Why is it important?

Let’s look at The Seven Essentials, and consider the hardness or softness of each. I’m going to borrow the Mohs Scale, which is, of course, an appropriate way to measure hardness. It goes from very soft (1 – Talc) to very hard (10 – Diamond).

Benefits tend to be hard business targets “achieve revenue of xx”, “reduce cost of operation by yy”, but may – or rather, should – also have a soft element such as “improve customer satisfaction by zz”. Hardness: 7.

Scope and Quality also tend to be defined in hard business language: “implement this new system”, but for change projects might encompass soft elements: “reorganise this department, and improve staff morale”. Hardness: 6.

Stakeholders and Communications are strongly soft factors, since we are dealing with human beings and their aspirations. Hardness: 2.

Plan. A traditional project management skill, and can be largely mechanical. Needs just a smattering of people skills to gain buy-in. Hardness: 9

Team. Entirely about getting the best out of people. Plenty of talc needed. Hardness: 1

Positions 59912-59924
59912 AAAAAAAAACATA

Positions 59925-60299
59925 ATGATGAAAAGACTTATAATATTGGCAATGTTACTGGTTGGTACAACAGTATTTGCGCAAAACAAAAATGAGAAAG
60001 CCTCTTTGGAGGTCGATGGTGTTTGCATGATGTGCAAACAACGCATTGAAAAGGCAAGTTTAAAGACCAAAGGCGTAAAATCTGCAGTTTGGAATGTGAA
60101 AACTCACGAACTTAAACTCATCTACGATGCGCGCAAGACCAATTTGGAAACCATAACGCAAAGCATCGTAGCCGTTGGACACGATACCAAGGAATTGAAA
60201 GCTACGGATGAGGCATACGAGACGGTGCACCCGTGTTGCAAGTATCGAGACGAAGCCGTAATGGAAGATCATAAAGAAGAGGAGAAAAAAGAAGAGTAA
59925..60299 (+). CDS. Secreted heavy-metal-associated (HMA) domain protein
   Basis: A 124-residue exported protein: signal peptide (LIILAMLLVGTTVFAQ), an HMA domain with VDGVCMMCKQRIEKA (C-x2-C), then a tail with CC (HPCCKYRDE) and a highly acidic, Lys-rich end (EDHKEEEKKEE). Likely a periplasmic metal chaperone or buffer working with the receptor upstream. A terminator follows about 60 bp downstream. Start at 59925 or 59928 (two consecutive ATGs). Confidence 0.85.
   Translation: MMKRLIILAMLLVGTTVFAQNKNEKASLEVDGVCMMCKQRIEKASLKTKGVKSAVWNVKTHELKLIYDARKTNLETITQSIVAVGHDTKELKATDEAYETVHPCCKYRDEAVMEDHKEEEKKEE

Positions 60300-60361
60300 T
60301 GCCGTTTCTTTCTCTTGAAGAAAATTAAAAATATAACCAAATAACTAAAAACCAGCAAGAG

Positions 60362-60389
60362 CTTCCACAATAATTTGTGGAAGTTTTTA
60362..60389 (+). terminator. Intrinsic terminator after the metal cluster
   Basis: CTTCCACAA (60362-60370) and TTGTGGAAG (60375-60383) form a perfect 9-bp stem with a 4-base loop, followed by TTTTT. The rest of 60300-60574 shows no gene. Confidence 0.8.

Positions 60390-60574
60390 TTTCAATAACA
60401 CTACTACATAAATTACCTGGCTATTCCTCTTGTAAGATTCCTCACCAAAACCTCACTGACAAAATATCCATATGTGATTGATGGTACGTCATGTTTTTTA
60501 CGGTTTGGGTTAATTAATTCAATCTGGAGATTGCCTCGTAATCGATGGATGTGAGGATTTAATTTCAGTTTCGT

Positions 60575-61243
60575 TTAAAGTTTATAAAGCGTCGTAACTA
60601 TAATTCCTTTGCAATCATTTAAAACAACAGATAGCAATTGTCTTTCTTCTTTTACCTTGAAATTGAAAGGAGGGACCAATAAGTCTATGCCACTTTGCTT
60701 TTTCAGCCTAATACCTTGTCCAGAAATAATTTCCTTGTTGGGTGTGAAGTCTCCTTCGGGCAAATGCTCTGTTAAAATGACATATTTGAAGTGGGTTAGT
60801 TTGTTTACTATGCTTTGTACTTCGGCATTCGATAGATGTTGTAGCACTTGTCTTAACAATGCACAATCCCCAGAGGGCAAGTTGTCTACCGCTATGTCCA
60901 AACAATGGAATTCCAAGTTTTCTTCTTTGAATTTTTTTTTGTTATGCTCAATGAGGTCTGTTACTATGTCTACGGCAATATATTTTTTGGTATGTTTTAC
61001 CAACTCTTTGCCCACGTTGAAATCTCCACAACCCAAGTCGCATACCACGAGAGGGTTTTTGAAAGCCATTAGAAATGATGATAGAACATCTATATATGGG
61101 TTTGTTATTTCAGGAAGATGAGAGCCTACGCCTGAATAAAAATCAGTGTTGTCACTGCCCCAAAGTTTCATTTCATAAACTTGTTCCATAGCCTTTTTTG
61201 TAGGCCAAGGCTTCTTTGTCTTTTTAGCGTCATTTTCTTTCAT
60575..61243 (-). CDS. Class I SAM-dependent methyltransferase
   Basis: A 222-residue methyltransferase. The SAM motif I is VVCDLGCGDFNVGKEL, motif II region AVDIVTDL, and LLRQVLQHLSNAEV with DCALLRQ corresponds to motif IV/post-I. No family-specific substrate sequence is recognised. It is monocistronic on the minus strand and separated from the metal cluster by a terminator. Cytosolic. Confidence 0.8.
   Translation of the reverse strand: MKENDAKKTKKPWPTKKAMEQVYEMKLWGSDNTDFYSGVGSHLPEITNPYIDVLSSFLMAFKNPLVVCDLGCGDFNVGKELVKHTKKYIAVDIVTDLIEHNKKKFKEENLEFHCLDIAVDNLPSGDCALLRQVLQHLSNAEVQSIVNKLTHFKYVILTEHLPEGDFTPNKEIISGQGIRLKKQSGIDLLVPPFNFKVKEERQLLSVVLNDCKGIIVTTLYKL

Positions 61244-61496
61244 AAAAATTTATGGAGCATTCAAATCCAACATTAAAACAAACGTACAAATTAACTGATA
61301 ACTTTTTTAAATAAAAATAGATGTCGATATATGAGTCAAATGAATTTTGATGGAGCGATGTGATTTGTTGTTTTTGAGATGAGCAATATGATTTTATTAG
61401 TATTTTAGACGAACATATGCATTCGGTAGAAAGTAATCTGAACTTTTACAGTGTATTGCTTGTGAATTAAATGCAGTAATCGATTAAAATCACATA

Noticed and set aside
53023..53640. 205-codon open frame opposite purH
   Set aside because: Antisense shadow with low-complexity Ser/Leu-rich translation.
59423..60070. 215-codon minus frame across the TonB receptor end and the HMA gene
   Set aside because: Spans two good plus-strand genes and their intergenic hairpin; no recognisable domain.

Suppliers are people too, so a mix of soft and hard skills are called for. Negotiation is often a surprisingly soft skill, with a hard edge (“Speak softly, and carry a big stick” – Theodore Roosevelt). Hardness: 5

Risks arise from all sources in and around the project. When things go wrong, it is often a communications and/or human problem at the core. Hardness: 4

The point I’m trying to illustrate is that most of what a good project manager does relies on soft skills.

How do I acquire these skills?

When project managers become project managers, they often start by taking a course and a qualification. That is all well and good, but the focus of these accreditations (including PMI, Prince2, APM and IPMA) tends to be hard skills. There is some soft skill content – notably in stakeholder management – and there is recognition of the importance of communications skills, but don’t expect to acquire any of these through a qualification-oriented project management course.